Written by: Jadon King
As we all know, our esteemed queen Nicki Minaj dropped her highly-anticipated Pink Friday 2 in early December of last year and it's safe to say that Nicki cooked. The album went platinum in just over a month without the support of any music videos. And, like many artists nowadays, Nicki also released a deluxe version of the album. Pink Friday 2 (Gag City Deluxe) featured two new bonus tracks, one featuring New York legend 50 Cent and the other featuring Monica and Keyshia Cole. But Nicki didn’t stop there; she also released a third version of the album with a final bonus track featuring Future “Pluto” Hendrix called the Gag City PLUTO Edition. Nicki’s extended rollout of the album follows the relatively recent trend of artists releasing “deluxe” versions of the album featuring everything from remixes to acoustic versions. 🎸
So why did Nicki release not one, but two deluxe versions of Pink Friday 2? In the era of streaming, sometimes it feels like artists just drop new music for the sake of raising their streaming numbers and sales. This may be partially true, but in reality, deluxe editions and bonus tracks are nothing new! If you’ve been wondering what led to the deluxe version revolution, read on to uncover the rich history behind reissues, remasters, and deluxe versions! 💜
It’s hard to determine what the first-ever deluxe album was, but they have their roots in album reissues as far back as the seventies. Led Zeppelin released a remastered, deluxe version of their self-titled album in 1969 which included entirely remastered versions of the original songs, as well as live versions of some of their biggest hits. A year later, The Beatles released their compilation album Hey Jude (The Beatles Again) which consisted of unused non-album singles and B-sides. 🍏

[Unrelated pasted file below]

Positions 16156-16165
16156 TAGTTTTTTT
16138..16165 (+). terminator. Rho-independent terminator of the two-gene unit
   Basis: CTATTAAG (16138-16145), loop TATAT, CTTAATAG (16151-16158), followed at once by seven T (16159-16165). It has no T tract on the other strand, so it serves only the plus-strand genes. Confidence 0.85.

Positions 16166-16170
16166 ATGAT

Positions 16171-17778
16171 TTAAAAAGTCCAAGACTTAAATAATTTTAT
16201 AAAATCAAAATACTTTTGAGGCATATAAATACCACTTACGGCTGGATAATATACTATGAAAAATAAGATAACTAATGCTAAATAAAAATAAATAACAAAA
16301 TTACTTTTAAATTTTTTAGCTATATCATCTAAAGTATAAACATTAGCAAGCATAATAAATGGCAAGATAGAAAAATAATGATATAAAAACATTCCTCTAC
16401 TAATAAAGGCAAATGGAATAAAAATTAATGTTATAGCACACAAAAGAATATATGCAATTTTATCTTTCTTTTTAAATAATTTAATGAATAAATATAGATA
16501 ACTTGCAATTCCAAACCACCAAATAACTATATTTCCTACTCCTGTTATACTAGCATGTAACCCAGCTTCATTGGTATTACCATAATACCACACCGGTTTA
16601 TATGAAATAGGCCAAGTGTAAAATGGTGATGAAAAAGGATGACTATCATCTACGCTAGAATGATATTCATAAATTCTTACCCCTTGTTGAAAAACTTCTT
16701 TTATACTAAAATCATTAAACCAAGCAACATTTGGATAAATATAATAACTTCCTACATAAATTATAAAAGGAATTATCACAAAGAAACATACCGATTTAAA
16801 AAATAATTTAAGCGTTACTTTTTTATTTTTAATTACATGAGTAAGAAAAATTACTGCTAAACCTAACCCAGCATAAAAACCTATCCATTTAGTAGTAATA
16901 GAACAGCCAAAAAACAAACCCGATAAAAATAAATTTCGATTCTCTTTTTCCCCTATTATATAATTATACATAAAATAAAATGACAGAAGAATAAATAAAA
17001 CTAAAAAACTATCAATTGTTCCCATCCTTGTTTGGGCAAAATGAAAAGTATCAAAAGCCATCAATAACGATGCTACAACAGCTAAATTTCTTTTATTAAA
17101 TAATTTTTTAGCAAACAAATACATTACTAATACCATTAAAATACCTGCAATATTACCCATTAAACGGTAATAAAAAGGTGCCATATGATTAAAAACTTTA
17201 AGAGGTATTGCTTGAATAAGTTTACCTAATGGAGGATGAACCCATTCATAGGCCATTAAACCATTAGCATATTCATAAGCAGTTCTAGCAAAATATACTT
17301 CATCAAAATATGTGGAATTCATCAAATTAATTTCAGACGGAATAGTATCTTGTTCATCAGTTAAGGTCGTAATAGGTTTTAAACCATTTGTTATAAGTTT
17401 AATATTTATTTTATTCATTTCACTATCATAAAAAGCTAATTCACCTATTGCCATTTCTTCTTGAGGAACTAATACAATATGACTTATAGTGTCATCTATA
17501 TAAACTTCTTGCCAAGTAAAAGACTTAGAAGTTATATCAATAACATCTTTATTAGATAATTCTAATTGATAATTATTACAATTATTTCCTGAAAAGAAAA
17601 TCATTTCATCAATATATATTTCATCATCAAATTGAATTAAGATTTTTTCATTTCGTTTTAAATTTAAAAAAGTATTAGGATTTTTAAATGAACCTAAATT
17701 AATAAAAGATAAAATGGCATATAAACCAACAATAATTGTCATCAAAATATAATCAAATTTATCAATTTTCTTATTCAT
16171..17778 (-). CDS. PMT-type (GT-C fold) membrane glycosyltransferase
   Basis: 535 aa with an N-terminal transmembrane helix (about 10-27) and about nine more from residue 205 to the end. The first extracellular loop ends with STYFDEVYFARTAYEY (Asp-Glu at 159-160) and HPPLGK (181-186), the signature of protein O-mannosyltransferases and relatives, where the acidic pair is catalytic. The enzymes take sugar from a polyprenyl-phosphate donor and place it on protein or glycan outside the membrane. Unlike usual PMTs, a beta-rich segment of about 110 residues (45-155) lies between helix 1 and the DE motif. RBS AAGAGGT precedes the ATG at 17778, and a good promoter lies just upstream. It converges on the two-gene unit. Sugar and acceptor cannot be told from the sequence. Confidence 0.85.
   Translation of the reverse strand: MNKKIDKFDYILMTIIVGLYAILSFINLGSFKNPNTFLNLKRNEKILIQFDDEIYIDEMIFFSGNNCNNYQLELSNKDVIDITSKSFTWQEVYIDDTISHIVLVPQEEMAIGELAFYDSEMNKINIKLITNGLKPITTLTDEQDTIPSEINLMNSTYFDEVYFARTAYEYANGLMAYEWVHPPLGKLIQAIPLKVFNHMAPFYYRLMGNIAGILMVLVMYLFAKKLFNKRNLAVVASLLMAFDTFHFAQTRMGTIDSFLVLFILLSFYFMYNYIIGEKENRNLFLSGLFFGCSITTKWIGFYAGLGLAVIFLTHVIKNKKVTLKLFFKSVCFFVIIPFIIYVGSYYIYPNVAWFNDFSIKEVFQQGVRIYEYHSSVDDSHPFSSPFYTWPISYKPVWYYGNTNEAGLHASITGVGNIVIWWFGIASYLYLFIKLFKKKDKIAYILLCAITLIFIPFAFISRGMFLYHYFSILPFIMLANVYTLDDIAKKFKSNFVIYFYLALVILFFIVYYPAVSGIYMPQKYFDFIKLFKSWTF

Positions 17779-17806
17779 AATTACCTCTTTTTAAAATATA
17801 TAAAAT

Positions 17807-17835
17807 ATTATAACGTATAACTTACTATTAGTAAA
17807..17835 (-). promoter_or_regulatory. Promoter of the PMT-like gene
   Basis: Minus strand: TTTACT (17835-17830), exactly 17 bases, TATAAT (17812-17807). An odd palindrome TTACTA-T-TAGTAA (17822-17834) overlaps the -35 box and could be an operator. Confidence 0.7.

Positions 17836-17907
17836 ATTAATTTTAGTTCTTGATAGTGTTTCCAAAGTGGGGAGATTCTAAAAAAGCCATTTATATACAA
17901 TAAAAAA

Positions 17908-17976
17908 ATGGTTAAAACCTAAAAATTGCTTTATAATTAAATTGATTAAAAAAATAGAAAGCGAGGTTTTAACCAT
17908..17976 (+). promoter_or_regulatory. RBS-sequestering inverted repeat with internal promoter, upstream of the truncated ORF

Later, with the introduction of the easily and cheaply made CD, bands were able to release box sets of their collected works featuring remastered songs and bonus tracks. Deluxe albums took on a new form in the 2000s when artists began releasing deluxe versions of their albums alongside the standard album. For example: Ed Sheeran released a deluxe version of his 2017 album Divide that featured four bonus tracks and cost $12.99 on the iTunes Store while the standard version cost $10.99. It was up to the consumer which album experience they wanted.
It wasn’t until streaming grew to its current popularity that more artists began releasing alternate versions of their work. Philadelphia-born-and-raised rapper Lil Uzi Vert is commonly attributed as the one who sparked the newest breed of deluxe version. In 2020, they released their album Eternal Atake. A week later, they released Eternal Atake (Deluxe) - LUV vs. The World 2, which was essentially a whole new album featuring an alternate album cover to accompany the fourteen brand-new songs. This was something new to the music industry. Never before had an artist released an entirely different version of an album packaged and marketed as the “deluxe”. Now, alternate versions of albums are a new norm. 🎶
One of our all-time favorites, Niall Horan himself released The Show: The Encore as the deluxe follow-up to his 2023 album. Unlike previous deluxe albums — essentially remastered reissues with a few bonus tracks thrown in — Niall blessed us with remixes featuring Lizzy McAlpine and John Legend. Other additions to the album included extended and live versions. Even the queen of pop, Taylor Swift, has bought into the deluxe edition trend; there are three versions of Midnights, not to mention the slew of remixes and acoustic versions. Taylor also has her series of “Taylor’s Version” albums — redone versions of her older albums.
From a fan’s perspective, deluxe versions are a goldmine of new music. For artists, they present a great opportunity to keep fans engaged with a project long after its initial release. However, these deluxe versions do carry an inherent risk for artists. While the bonus tracks and alternate versions mean more streams (and ultimately more sales) nobody likes an album that goes on longer than it needs to. The question of quality versus quantity is an obvious one to ask when an artist releases as many as three versions of an album. But what do you think? Is there a deluxe or alternate version of an album you liked better than the original? Or do you think they tend to go on longer than needed? Find us on X, Instagram, or TikTok to let us know! 🤔